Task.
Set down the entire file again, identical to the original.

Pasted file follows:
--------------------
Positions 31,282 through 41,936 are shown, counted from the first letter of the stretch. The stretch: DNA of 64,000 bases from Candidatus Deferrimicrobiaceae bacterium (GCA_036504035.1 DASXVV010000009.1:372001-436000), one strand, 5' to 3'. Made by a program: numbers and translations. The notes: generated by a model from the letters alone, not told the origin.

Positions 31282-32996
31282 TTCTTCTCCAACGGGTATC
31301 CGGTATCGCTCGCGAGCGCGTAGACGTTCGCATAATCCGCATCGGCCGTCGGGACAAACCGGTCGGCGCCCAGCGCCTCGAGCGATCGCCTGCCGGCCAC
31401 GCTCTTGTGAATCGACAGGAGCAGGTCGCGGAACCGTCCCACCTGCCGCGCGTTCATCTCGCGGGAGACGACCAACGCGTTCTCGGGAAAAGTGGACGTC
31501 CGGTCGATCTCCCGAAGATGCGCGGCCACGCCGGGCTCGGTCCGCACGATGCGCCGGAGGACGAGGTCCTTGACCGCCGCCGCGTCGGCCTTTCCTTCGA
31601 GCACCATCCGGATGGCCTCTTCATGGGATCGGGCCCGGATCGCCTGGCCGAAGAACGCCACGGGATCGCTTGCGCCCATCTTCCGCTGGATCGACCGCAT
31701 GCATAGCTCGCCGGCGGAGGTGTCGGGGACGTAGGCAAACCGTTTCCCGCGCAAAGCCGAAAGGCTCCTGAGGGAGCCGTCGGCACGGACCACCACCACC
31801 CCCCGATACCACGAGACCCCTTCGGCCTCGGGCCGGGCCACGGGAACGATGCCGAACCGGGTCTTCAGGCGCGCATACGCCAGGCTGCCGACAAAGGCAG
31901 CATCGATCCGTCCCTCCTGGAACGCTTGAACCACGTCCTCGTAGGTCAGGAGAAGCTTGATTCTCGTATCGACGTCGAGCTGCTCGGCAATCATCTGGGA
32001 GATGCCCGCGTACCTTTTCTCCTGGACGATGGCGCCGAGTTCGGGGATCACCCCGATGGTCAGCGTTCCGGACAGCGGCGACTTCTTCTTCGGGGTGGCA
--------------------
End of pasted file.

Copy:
Positions 31,282 through 41,936 are shown, counted from the first letter of the stretch. The stretch: DNA of 64,000 bases from Candidatus Deferrimicrobiaceae bacterium (GCA_036504035.1 DASXVV010000009.1:372001-436000), one strand, 5' to 3'. Made by a program: numbers and translations. The notes: generated by a model from the letters alone, not told the origin.

Positions 31282-32996
31282 TTCTTCTCCAACGGGTATC
31301 CGGTATCGCTCGCGAGCGCGTAGACGTTCGCATAATCCGCATCGGCCGTCGGGACAAACCGGTCGGCGCCCAGCGCCTCGAGCGATCGCCTGCCGGCCAC
31401 GCTCTTGTGAATCGACAGGAGCAGGTCGCGGAACCGTCCCACCTGCCGCGCGTTCATCTCGCGGGAGACGACCAACGCGTTCTCGGGAAAAGTGGACGTC
31501 CGGTCGATCTCCCGAAGATGCGCGGCCACGCCGGGCTCGGTCCGCACGATGCGCCGGAGGACGAGGTCCTTGACCGCCGCCGCGTCGGCCTTTCCTTCGA
31601 GCACCATCCGGATGGCCTCTTCATGGGATCGGGCCCGGATCGCCTGGCCGAAGAACGCCACGGGATCGCTTGCGCCCATCTTCCGCTGGATCGACCGCAT
31701 GCATAGCTCGCCGGCGGAGGTGTCGGGGACGTAGGCAAACCGTTTCCCGCGCAAAGCCGAAAGGCTCCTGAGGGAGCCGTCGGCACGGACCACCACCACC
31801 CCCCGATACCACGAGACCCCTTCGGCCTCGGGCCGGGCCACGGGAACGATGCCGAACCGGGTCTTCAGGCGCGCATACGCCAGGCTGCCGACAAAGGCAG
31901 CATCGATCCGTCCCTCCTGGAACGCTTGAACCACGTCCTCGTAGGTCAGGAGAAGCTTGATTCTCGTATCGACGTCGAGCTGCTCGGCAATCATCTGGGA
32001 GATGCCCGCGTACCTTTTCTCCTGGACGATGGCGCCGAGTTCGGGGATCACCCCGATGGTCAGCGTTCCGGACAGCGGCGACTTCTTCTTCGGGGTGGCA